Why, when it comes to the written word, is property not property?

Accuse me of thinking too far ahead, but, how can it be fair, that in the 21st Century landed gentry can still earn income from land inherited from a distant 13th Century ancestor and yet, the descendents of an author looses the right to any income from that author’s work only 70 years after the author’s death?
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Why should the descendents of say, Charles Dickens or Robert Louis Stephenson, to name but two, not benefit from the work of their ancestors? (After all, the publisher still benefits; the booksellers too; and the tax man.) Because an author decides to plough the written word, rather than plough the fields of England should not be to their disadvantage.
Now, the laws of all countries surely differ, and I can only speak as an English layman. But I still cry,unfair!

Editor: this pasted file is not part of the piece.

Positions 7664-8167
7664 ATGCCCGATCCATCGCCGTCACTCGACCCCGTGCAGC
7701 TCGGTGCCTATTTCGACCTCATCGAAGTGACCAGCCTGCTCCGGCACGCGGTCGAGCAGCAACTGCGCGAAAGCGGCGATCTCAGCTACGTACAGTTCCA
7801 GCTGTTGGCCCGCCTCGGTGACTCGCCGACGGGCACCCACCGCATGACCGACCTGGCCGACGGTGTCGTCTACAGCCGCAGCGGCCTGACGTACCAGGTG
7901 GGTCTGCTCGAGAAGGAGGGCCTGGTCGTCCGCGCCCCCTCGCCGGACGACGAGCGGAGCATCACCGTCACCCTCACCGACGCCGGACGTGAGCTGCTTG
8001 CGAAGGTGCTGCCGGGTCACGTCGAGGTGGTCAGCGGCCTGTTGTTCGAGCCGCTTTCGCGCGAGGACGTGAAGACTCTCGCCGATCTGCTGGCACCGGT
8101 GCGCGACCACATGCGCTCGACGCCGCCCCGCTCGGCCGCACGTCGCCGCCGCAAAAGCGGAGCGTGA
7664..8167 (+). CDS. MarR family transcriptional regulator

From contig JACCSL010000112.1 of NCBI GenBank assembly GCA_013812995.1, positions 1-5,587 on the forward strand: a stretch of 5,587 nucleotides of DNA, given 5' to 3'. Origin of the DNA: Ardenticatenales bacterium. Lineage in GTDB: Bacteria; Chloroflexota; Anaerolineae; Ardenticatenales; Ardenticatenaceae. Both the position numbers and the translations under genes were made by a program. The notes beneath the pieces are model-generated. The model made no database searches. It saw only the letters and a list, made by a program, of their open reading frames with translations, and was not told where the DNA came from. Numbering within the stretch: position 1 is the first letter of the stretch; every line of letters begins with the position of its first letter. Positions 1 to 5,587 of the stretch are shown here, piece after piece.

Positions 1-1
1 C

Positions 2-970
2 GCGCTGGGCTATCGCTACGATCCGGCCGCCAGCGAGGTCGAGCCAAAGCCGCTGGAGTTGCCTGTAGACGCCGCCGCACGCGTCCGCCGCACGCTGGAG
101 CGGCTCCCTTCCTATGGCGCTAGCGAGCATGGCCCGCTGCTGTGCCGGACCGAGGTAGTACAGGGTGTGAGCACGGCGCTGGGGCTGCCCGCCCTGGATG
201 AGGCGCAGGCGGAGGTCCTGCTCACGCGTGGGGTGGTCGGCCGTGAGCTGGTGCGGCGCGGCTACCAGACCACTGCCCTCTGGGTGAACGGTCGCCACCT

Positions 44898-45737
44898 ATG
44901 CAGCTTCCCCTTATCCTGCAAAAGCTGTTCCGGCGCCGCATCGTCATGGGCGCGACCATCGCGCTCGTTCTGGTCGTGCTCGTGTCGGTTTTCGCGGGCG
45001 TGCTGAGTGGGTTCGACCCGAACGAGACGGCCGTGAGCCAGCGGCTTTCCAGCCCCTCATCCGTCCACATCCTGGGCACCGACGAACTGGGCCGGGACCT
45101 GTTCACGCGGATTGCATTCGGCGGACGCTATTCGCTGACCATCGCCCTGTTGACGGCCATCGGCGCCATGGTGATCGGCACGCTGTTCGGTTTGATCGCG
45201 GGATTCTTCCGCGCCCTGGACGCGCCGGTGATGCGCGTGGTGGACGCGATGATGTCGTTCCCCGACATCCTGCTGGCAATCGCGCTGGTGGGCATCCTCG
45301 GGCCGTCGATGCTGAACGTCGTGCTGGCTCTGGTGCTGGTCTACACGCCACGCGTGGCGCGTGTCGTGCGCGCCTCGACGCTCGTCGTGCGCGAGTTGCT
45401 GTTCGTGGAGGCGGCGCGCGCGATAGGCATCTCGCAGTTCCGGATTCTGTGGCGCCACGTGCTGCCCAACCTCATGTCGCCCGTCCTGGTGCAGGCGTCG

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No doubt someone will attempt to persuade me of my ignorance. Land is, after all, land…physical property. A book is just…a series of ideas that have been written down, thus…intellectual property. I say, if there is a difference between these examples, there is also an obvious similarity; they are both property. So, I cry again, unfair!.

Oh, I’m forgetting, for us airy-fairy, pie-in-the-sky creative types our work is our vocation. (Isn’t it amazing how often that word, vocation, is used to excuse poor reward for ever so many jobs and professions…?) Writers are, surely, only interested in leaving an artistic legacy to their heirs…?

Fay by Stephen          Moore

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